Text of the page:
Our supporters are building on our legacy of land preservation the Civil War’s most fought-over state, Virginia. These 326 acres includes land at New Market Heights, were several regiments of the United States Colored Troops assaulted and successfully captured a section of Confederate earthworks. Fourteen of those brave soldiers received the Medal of Honor for their courage under fire.
Trust supporters stepped up to make one big final push to get us across the finish line! 15 acres of hallowed ground in Tennessee at historic Fort Donelson, Brown's Ferry (near Chattanooga), and Franklin are now forever saved. The land at Franklin is particularly meaningful because not too long ago, these hallowed acres were considered lost, paved over and nearly forgotten.
From the arrival of Union reinforcements under General John Reynolds on the morning of July 1 to the burial of more than 60 fallen soldiers long after the armies departed, the 143-acre plot of land known as the Plank Farm witnessed every stage of an incredibly consequential moment in our nation's history. Thanks to our supporters and the Land Conservancy of Adams County, it will be preserved, forever.
Tracts at two Virginia Civil War battlefields are forever safe thanks to Trust supporters like you. These 145 acres at Second Manassas and Kelly’s Ford, where preservationists have already saved thousands of acres of hallowed ground, take our movement an important step closer to the goal of securing our nation’s most significant historic battlefields for future generations to experience and learn from.
74 acres of land hallowed in the 1863 battles at Chancellorsville, Brandy Station and Champion Hill are forever protected from development. These three conflicts were significant in their own right and set the scene for the pivotal Battle of Gettysburg and subsequent fall of Vicksburg that same year. Future generations have preservationists like you to thank for these three meaningful additions to three very important battlefields.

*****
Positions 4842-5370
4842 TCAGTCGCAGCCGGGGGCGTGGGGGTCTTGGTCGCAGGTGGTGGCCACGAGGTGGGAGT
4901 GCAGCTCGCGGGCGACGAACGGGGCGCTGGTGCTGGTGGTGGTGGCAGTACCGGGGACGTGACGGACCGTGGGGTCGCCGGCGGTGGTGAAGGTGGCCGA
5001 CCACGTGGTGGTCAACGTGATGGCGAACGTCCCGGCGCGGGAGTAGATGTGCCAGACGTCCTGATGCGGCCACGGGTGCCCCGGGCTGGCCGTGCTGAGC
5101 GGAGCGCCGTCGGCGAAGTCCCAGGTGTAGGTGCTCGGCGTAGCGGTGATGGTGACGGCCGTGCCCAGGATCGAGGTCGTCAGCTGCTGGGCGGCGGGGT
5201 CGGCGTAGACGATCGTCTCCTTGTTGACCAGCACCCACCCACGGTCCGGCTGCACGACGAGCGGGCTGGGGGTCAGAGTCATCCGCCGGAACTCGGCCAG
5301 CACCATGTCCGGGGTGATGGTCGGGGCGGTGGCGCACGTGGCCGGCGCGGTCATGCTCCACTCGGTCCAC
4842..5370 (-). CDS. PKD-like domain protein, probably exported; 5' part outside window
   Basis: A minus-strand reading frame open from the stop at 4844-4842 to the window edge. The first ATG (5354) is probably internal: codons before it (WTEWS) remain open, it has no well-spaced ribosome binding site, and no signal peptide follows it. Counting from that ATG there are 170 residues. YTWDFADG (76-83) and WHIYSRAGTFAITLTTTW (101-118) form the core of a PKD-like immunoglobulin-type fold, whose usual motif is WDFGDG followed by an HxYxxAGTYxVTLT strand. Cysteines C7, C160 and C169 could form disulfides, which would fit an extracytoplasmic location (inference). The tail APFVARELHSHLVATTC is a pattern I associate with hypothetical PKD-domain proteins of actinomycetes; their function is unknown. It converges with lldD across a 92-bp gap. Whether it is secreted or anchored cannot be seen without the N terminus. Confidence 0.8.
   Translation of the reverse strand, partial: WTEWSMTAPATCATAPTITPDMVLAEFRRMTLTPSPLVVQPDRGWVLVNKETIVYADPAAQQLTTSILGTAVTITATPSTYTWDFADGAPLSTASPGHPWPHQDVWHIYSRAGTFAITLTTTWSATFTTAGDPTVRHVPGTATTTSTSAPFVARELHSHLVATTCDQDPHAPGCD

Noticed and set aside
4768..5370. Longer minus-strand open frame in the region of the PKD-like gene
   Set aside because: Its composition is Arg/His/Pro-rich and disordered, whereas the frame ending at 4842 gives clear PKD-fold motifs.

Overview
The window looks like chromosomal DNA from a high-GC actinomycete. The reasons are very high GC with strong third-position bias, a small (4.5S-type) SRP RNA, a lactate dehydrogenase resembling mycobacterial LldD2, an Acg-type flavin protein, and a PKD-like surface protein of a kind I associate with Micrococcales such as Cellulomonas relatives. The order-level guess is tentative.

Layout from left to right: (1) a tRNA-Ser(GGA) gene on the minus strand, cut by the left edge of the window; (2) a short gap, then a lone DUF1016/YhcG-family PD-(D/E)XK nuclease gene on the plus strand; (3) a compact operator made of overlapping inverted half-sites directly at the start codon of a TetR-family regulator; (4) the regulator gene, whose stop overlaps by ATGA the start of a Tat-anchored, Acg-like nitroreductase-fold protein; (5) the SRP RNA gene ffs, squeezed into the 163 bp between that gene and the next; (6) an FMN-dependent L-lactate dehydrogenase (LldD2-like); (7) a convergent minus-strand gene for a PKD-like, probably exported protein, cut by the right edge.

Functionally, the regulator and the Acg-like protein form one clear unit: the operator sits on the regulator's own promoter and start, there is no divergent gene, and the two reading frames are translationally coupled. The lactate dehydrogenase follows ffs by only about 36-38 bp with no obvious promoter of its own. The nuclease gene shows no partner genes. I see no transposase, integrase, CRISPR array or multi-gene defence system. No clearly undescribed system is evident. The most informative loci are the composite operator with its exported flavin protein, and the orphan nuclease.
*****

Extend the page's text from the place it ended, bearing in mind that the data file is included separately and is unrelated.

By saving 94 acres at Saratoga and Newtown battlefields, modern-day patriots like you help provide generations present and future with a better understanding of the rich, complex history that led to the founding of our nation. Furthermore, thanks to an innovative partnership with the National Park Service and a nonprofit called American Veterans Archeology Recovery, the victory at Saratoga also supports the brave soldiers who fight for our freedom today.
By saving 18 acres at Hanging Rock battlefield, our generous Liberty Trailblazers take another important step along the path to preserve South Carolina’s Revolutionary history. These 18 acres include 2.4 acres in the footprint of the Patriot attack that started the battle. On the heels of 308 acres saved at Camden and Eutaw Springs, this victory brings us closer to the ultimate goal of securing 2,500 acres of Revolutionary battlefield land and telling the story of the Southern Campaign’s significance to American independence.
And we’re off! Generous supporters like you have already begun blazing the Liberty Trail by saving 308 acres of Revolutionary battleground in South Carolina. These 295 acres at Camden and 13 acres at Eutaw Springs are a critical first step toward our ultimate goal of securing 2,500 acres of hallowed ground associated with the Southern Campaign of the American Revolution — and telling the story of why this history is so significant.
Thanks to the generosity of supporters like you, more than one thousand acres of hallowed ground across seven Civil War battlefields are forever protected from development! From the 1864 Shenandoah Valley Campaign in Virginia and Maryland, to the Corinth and Vicksburg campaigns in Mississippi, to the Red River Campaign in Arkansas, this land represents a significant cross-section of the major military movements of the war. Members like you are the reason we can work at this scope to leave a remarkable legacy for future generations of Americans.
After years of dedication and contributions from generous supporters like you, we’re thrilled to declare 18 critical acres of hallowed ground at Seminary Ridge forever protected. This land is adjacent to the original Mary Thompson House, where General Robert E. Lee set up headquarters after the first day of the Battle of Gettysburg (and which the Trust preserved and restored in 2015). Hundreds of soldiers, both Union and Confederate, fell on this very ground during the first day’s fighting on July 1, 1863.